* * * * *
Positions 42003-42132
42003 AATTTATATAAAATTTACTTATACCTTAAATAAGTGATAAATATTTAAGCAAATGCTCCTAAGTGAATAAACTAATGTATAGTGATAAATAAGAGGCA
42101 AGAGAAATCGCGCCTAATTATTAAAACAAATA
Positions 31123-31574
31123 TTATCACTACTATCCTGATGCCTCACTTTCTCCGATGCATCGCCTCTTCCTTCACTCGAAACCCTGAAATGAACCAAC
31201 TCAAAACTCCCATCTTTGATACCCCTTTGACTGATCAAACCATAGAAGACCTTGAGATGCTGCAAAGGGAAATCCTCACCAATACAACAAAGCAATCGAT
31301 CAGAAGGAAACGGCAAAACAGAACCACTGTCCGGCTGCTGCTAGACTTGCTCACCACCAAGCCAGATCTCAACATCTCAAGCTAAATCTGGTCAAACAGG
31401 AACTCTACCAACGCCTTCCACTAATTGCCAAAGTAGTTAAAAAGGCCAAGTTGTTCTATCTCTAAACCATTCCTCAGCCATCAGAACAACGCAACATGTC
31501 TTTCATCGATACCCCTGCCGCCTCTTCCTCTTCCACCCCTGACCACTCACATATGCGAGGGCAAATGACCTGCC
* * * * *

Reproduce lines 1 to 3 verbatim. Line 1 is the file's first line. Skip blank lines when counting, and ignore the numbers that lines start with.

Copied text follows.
Positions 42003-42132
42003 AATTTATATAAAATTTACTTATACCTTAAATAAGTGATAAATATTTAAGCAAATGCTCCTAAGTGAATAAACTAATGTATAGTGATAAATAAGAGGCA
42101 AGAGAAATCGCGCCTAATTATTAAAACAAATA